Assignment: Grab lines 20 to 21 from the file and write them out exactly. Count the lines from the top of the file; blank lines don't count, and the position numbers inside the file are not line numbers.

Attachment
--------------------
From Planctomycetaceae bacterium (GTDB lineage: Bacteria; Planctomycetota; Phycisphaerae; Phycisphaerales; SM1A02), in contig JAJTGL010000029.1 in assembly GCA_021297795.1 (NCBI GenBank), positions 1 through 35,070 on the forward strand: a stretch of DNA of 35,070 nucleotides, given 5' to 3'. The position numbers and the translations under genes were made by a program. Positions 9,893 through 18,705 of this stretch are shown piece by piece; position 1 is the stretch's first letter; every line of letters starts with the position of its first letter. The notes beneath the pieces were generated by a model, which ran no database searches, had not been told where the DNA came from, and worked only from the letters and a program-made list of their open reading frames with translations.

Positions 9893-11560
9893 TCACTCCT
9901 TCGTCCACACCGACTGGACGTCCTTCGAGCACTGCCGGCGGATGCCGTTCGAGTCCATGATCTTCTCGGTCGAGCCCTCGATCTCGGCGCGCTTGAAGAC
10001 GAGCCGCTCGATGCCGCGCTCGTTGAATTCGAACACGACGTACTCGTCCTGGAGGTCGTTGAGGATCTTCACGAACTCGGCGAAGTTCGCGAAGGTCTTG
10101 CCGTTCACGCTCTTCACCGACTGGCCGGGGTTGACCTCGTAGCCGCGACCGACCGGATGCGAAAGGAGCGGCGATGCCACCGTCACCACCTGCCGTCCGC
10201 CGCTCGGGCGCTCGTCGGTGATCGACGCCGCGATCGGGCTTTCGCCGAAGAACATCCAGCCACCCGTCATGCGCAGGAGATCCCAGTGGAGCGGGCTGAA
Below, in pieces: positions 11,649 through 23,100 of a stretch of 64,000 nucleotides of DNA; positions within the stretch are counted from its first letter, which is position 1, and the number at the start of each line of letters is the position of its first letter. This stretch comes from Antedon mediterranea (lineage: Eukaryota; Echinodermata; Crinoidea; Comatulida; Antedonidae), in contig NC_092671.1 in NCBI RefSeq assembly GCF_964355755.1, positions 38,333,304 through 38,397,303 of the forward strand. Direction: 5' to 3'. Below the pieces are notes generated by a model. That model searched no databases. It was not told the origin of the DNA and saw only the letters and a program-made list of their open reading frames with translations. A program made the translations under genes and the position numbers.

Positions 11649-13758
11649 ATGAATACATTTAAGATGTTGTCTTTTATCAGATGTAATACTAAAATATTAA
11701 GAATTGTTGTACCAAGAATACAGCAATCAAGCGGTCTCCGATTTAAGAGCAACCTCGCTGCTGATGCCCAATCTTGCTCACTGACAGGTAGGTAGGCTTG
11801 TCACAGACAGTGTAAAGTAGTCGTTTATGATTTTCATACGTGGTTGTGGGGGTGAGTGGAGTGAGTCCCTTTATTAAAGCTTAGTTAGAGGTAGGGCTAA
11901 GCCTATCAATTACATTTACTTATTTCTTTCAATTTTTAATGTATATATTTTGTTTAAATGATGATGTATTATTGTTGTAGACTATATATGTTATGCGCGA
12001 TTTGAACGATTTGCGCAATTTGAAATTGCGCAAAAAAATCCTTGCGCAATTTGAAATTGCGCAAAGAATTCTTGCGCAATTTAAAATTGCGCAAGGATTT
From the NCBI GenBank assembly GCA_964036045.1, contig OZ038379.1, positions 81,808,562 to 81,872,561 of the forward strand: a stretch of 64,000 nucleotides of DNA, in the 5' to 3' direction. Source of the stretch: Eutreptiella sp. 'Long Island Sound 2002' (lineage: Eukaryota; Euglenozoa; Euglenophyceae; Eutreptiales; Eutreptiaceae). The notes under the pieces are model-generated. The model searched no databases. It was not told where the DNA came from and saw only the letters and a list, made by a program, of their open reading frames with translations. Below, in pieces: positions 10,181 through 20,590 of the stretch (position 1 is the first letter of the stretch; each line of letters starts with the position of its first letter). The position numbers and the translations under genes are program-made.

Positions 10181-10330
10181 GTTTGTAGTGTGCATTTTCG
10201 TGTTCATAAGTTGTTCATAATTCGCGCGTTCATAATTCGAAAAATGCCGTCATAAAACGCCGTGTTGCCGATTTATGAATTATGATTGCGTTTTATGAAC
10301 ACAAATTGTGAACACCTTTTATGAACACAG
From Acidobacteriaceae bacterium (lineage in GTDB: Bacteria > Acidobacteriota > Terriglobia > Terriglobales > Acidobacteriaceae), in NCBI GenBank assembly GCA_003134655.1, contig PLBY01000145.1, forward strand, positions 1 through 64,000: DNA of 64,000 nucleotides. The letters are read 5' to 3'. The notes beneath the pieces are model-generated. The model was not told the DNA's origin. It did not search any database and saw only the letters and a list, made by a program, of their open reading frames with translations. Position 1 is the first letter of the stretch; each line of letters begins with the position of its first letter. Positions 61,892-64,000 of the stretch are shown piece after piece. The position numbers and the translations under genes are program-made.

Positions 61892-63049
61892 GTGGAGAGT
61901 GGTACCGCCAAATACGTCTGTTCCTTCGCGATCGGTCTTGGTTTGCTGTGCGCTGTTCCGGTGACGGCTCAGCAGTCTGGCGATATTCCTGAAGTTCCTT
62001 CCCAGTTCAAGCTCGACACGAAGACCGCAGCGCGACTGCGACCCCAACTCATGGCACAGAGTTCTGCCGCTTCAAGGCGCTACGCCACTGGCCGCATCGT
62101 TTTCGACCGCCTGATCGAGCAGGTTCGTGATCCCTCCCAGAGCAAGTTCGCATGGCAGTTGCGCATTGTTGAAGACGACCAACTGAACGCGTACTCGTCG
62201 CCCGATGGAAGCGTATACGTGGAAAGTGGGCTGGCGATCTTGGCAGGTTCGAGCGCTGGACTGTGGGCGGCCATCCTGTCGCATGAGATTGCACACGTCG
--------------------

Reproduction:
From Acidobacteriaceae bacterium (lineage in GTDB: Bacteria > Acidobacteriota > Terriglobia > Terriglobales > Acidobacteriaceae), in NCBI GenBank assembly GCA_003134655.1, contig PLBY01000145.1, forward strand, positions 1 through 64,000: DNA of 64,000 nucleotides. The letters are read 5' to 3'. The notes beneath the pieces are model-generated. The model was not told the DNA's origin. It did not search any database and saw only the letters and a list, made by a program, of their open reading frames with translations. Position 1 is the first letter of the stretch; each line of letters begins with the position of its first letter. Positions 61,892-64,000 of the stretch are shown piece after piece. The position numbers and the translations under genes are program-made.

Positions 61892-63049